IntraLase®

During all-laser LASIK surgery, or IntraLASIK, a femtosecond laser, rather than a blade, is used in the first part of the procedure. At SightMD, we are proud to feature the IntraLase iFS™ Laser for superior precision during the first part of iLASIK.

The Most Advanced Femtosecond Laser

Our IntraLase™ iFS™ 5th Generation laser is used during the first step in the iLASIK procedure, during which a flap is created on the outer surface of the cornea. The IntraLase™ iFS™ is the most advanced iLASIK flap laser available today, for several reasons.

The iFS™ laser is three times faster than the fourth-generation IntraLase™. It creates the corneal flap in fewer than 10 seconds, using less energy per pulse than prior laser generations. This reduces the chances of flap edema and inflammation and increases visual recovery post-operatively. Additionally, patients are in surgery for less time and can begin recovery immediately.

This laser is able to create inverted, 150-degree angled cuts from the side of the corneal flap. Because of the sharper angle of the cut, the flap adheres better post-surgery and is three times more stable than the microkeratome blade, the standard of the past in LASIK. With this zig-zag-shaped flap, the edge fits more securely when replaced, locked in for superior healing stability. Patients are also less likely to experience post-surgery dry eye, less likelihood of inflammation because of the snug fit, and improved severed nerve apposition.

The IntraLase™ iFS™ can also create elliptical flaps for elliptical corneas, so the exposed stromal bed and flap are more symmetric to the eye. Additionally, because of the elliptical shape, the flap fold, or hinge, where the corneal flap is still connected and folds over itself, lies at the edge of the stromal bed. This is an improvement from the older generation IntraLase™ iFS™, which made a circular shape. This shape in some cases would cover a portion of stromal bed where the flap folded over itself. The hinge is also larger, which reduces the chance that the hinge will become damaged or disconnected.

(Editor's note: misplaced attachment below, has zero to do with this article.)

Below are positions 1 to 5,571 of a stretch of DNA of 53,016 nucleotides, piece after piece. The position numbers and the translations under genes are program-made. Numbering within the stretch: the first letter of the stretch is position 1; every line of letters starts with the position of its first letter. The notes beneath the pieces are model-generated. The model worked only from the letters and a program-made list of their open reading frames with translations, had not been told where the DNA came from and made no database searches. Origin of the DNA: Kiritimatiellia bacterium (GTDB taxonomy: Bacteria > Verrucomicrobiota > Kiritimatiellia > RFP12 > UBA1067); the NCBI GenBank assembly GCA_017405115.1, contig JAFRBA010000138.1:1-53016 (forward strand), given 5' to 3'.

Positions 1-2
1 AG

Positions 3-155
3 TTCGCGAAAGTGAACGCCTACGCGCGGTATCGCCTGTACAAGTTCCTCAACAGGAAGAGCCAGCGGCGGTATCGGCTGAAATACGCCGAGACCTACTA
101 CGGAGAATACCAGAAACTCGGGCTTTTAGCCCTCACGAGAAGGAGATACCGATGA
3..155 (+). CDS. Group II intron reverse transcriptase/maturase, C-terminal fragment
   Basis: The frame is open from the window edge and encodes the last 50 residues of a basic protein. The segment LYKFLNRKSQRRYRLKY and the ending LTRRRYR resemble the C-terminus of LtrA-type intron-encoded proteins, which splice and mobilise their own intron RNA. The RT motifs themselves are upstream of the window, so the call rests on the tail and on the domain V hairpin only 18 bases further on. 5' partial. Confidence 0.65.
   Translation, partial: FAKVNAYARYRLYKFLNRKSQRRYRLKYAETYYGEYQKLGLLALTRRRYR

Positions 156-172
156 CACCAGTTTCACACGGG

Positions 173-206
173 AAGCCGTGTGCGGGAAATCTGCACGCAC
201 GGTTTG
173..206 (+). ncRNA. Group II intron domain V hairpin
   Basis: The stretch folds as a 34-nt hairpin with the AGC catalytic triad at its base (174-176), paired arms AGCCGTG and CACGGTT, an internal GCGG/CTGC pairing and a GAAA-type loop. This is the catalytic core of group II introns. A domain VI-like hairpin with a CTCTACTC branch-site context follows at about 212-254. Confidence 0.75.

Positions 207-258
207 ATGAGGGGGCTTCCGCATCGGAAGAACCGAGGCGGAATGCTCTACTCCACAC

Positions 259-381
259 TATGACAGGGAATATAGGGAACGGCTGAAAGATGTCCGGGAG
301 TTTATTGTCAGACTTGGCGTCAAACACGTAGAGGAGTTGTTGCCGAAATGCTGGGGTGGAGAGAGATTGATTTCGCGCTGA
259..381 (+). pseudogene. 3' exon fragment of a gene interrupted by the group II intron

Proven Superior Technology

The IntraLase™ iFS™ Technology has proven advantageous over traditional use of a microkeratome steel blade in flap creation during LASIK for many patients. Femtosecond laser technology for flap creation takes less time, has less healing time, has the capability to treat more varied vision conditions, and is safer. iLASIK technology now has the capability to treat nearsightedness, farsightedness, and astigmatism.

This system’s precision is preferable for many patients because of its superiority in vision improvement, consistency, and safety:

  • The flap is entirely uniform across the surface of the eye, as the laser automatically deposits laser light (to create the bubbles) at a consistent depth across each eye. This depth is predetermined by our ophthalmologists according to each patient’s unique conditions and needs.
  • The IntraLase™ iFS™ Laser System performs better than traditional steel microkeratome blades in three safety areas: flap thickness, induced astigmatism, and cell injury. Flaps made with the laser are more uniform, regular, and precise in shape and length than microkeratome blades. This is safer for the eye and allows for better visual recovery.
  • In IntraLASIK™, there are minimal occurrences of decentered, buttonhole, incomplete, or free corneal flaps.
  • There is no risk of corneal abrasion.
  • The iFS™ incision is smooth across the stromal bed, creating clearer vision post-surgery and more uniform healing.
  • Versus PRK-treated eyes, IntraLase iFS™-treated patients have shown improved vision in many studies.
  • Patients have shown fewer visual ailments post-surgery, including haze, glare, sensitivity, pain, and dryness.
  • The dimensions and data for each iLASIK surgery are saved within the IntraLase™ iFS™ Laser System, so they can be referenced for the patient when necessary, and referenced for patients with similar eye conditions.

In addition to flap creation, the IntraLase iFS™ system is also suited to create corneal incisions during corneal transplant surgery.

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